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Don Jergler’s Appearance on “Mum’s the Word”

LONG BEACH, CA—Going on a local cable television show with Les Robbins is always a treat, and it’s usually because the former Long Beach city councilman and retired Los Angeles County Sheriff’s deputy turned talk show host has something funny or interesting to say about Long Beach politics.

While Long Beach’s almost-500,000 population makes it the nation’s 34th largest city—it’s also the fifth largest city in California and home to one of the largest ports in the US—it has all the he-said/she-said controversies and “Did ya hear?” flavor of a cozy little Mayberry.

The Charter Communications cable show on which I occasionally appear, “Mum’s the Word,” named after the Pine Avenue restaurant Mum’s credited with kickstarting the long, slow, and often painful revitalization of Downtown Long Beach, is sponsored by Mum’s founder John Morris. Morris, who once successfully took on City Hall—he sued and triumphed with a six-figure payout alleging his business was impacted by city managers when they secretly directed employees not to patronize his restaurant because he was an outspoken city critic—has since renamed and re-branded his establishment Smooth’s Sports Grille.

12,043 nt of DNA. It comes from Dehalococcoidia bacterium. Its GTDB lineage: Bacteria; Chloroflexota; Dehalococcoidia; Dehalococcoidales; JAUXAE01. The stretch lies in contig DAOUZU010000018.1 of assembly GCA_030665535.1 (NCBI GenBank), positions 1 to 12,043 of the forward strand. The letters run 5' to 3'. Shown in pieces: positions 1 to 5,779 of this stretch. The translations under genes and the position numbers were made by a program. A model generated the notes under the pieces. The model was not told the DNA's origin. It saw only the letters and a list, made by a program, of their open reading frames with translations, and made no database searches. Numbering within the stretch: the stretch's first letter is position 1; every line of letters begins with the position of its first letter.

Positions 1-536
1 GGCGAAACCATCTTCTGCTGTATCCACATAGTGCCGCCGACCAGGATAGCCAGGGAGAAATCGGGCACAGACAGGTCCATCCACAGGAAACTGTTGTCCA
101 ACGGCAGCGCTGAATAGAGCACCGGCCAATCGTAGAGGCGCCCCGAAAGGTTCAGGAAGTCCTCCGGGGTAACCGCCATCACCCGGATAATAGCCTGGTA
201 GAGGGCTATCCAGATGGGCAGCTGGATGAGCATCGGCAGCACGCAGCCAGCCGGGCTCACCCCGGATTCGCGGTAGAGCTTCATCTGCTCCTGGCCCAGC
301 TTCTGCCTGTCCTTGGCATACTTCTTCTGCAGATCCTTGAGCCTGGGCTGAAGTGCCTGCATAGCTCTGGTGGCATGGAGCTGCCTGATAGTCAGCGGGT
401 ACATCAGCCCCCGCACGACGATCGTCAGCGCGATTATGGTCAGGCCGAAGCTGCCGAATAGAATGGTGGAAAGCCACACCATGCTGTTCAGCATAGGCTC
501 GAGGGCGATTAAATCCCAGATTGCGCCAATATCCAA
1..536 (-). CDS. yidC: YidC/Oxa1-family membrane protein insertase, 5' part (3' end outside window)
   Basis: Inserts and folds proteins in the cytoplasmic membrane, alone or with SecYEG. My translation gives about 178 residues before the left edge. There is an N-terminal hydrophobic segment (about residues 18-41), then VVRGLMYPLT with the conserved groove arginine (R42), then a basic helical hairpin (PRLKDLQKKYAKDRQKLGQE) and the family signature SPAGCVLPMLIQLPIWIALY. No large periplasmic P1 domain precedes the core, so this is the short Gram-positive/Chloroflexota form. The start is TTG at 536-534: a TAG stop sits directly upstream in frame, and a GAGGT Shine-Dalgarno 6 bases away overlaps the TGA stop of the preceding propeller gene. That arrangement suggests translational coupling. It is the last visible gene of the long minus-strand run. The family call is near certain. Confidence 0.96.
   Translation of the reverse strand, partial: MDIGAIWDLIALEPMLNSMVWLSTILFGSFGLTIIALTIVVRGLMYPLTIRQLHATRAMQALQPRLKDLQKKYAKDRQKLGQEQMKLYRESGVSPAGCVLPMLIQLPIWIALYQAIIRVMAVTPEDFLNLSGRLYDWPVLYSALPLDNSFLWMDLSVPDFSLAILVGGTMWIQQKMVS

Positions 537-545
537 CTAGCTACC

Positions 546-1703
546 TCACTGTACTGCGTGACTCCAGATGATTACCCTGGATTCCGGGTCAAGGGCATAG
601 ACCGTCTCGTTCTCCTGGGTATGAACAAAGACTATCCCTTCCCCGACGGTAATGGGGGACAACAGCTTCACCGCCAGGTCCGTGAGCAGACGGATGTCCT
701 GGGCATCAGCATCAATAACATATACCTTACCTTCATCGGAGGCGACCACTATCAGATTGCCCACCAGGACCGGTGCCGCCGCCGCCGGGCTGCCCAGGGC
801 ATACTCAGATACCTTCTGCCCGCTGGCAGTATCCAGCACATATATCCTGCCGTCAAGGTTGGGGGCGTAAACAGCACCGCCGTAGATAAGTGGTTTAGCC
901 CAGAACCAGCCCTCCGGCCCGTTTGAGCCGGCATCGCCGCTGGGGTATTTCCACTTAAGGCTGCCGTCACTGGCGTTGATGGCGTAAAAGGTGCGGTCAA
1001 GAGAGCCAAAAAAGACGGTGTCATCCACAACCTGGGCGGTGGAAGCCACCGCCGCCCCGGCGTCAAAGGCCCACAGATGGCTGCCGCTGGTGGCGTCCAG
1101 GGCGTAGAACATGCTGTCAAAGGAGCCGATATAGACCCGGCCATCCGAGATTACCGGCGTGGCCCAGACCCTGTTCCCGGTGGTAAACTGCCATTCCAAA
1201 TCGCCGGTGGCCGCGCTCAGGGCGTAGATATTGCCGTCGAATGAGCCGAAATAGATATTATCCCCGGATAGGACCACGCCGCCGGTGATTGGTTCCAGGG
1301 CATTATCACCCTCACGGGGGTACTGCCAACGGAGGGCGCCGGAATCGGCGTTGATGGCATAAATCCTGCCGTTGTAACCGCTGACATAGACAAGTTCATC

Robbins launched the show at the turn of the millennium with the help of cable show director/producer Ron Petke, who often dons a director-style beret and a loud Hawaiian shirt when behind the cameras, and over the years the pair have built the show into a popular feature watched by gadflies and people generally interested in the goings-on in their community.

A few years ago I became a semi-regular on the show—appearing in empty slots between educators, politicos, sharp-tongued lobbyists and local personalities—after Robbins and Petke realized there was growing interest in the ongoing and massive $1 billion-plus redevelopment efforts underway in Downtown and the boom in housing.

I usually go on a few times a year to talk about real estate or Downtown, and I usually stick to quoting home prices and stats from the California Associations of Realtors and the National Association of Realtors, discussing projects, feeding Robbins the occasional rumor and talking about redevelopment battles so as not to appear to viewers like I’m playing the role of an industry expert instead of a journalist.

Unfortunately, the show aired in late August only on local cable origination Channel 3 in the cities of Long Beach and Signal Hill. Therefore, I edited the 30-minute segment down to about seven minutes and have had it posted on GlobeSt.com for those who might be interested in the experience of going on a local cable program (think Wayne’s World without the schwing—a bit more professional as well).

Feel free to take a gander.

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